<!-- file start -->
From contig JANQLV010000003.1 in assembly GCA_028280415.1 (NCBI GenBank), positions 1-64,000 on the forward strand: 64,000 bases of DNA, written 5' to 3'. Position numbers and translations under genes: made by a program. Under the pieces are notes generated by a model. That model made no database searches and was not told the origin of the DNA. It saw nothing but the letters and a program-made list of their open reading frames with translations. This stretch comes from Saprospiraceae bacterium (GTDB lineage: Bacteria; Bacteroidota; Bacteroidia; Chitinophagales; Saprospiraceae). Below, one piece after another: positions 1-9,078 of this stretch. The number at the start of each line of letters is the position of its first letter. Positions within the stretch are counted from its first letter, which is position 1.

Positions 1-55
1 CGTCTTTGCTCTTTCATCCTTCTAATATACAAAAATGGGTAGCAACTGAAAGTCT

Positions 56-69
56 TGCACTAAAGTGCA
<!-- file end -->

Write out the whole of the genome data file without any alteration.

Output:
From contig JANQLV010000003.1 in assembly GCA_028280415.1 (NCBI GenBank), positions 1-64,000 on the forward strand: 64,000 bases of DNA, written 5' to 3'. Position numbers and translations under genes: made by a program. Under the pieces are notes generated by a model. That model made no database searches and was not told the origin of the DNA. It saw nothing but the letters and a program-made list of their open reading frames with translations. This stretch comes from Saprospiraceae bacterium (GTDB lineage: Bacteria; Bacteroidota; Bacteroidia; Chitinophagales; Saprospiraceae). Below, one piece after another: positions 1-9,078 of this stretch. The number at the start of each line of letters is the position of its first letter. Positions within the stretch are counted from its first letter, which is position 1.

Positions 1-55
1 CGTCTTTGCTCTTTCATCCTTCTAATATACAAAAATGGGTAGCAACTGAAAGTCT

Positions 56-69
56 TGCACTAAAGTGCA